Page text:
Photographic filter

From Simple English Wikipedia, the free encyclopedia

A photographic filter is a lens that is used in photography to filter the light. There are different kinds of filters:

  • Clear filters, commonly known as window glass are put in front of a lens to protect the camera lens.
  • UV filters are used to reduce the haziness, strong UV filters can be used for warming up certain types of color photos in the shade. They can also correct some of the purple haze on certain digital cameras
  • Filters are used for color correction; the main use there is to be able to use daylight-type film indoors, or indoor-type film outdoors.
  • Filters are used to enhance contrast. Examples for this are color filters (red, orange, green,..) in black and white photography or polarizing filters in color photography.[1]
  • Polarizing filters remove light with a certain polarity to reduce or increase glare, particularly from window reflections or water.
  • Neutral Density filters reduce light without changing the color.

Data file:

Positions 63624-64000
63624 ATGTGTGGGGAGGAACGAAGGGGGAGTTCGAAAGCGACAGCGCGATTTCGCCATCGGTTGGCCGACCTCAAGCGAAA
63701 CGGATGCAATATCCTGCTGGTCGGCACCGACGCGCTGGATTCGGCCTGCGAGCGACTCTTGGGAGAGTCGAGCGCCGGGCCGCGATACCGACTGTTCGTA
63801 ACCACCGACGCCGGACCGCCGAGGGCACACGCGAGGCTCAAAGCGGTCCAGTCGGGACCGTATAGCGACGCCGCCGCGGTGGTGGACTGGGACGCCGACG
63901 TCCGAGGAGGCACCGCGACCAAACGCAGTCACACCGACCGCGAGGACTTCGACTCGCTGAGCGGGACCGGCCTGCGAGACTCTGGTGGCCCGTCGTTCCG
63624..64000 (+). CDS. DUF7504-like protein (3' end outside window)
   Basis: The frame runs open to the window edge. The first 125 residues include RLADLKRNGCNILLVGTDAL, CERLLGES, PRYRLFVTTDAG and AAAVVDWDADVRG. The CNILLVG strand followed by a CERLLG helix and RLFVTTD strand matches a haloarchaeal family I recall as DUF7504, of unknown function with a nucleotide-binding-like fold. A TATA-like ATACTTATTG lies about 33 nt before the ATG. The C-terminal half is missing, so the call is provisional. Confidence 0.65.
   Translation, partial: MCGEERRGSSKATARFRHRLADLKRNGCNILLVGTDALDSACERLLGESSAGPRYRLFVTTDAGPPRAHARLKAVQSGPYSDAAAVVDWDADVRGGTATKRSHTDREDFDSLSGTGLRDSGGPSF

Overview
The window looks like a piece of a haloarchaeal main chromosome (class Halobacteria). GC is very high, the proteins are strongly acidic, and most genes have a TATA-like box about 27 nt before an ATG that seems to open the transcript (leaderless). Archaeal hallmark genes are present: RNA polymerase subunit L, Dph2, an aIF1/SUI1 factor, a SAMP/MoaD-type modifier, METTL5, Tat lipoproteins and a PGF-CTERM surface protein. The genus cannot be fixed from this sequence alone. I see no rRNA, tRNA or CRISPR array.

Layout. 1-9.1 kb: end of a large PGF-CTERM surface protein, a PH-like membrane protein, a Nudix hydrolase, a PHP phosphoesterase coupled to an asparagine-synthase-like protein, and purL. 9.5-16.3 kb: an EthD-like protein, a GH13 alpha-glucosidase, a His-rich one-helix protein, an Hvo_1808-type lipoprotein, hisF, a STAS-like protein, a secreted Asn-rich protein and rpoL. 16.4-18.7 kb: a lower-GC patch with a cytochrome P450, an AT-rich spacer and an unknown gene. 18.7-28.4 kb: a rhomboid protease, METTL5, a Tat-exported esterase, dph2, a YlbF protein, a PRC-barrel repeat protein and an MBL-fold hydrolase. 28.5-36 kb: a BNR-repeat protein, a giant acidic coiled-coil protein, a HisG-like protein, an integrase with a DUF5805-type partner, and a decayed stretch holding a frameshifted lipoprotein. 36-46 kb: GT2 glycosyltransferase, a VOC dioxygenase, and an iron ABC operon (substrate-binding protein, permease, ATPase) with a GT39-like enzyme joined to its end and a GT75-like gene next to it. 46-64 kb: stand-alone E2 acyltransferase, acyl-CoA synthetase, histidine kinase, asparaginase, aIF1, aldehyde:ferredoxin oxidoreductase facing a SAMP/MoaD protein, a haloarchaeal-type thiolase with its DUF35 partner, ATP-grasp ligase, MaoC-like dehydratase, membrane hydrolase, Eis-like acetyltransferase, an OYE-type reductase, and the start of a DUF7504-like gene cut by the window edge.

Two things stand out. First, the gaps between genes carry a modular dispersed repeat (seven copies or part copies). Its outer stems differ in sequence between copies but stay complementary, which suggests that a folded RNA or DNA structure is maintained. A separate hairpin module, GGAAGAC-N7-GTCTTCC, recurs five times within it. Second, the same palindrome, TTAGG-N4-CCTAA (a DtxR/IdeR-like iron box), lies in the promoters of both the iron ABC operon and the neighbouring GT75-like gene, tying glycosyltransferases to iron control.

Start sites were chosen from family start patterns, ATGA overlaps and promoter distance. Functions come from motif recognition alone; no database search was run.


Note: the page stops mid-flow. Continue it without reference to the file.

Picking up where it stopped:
• Color filters remove light of a particular color.
  • There are special filters that must be used with film that is sensible to infrared light.
  • So called diopters or close-up lenses make the image bigger. They are a cheaper way to do macro photography
  • A diffusion filter shows a subject softer, by adding some 'fuzziness'; this can be wanted in some cases, usually portraits of a person.

Filters can be cheap or expensive. Glass (or plastic) that is treated or coated in different ways usually costs more. Some filters can be screwed in front of a lens that is made for this. Others can be placed in the back of the lens, or in special filter holders screwed in at the front.

References[change | change source]

  1. "Filters to Improve Pictures". Archived from the original on August 10, 2017. Retrieved May 30, 2017.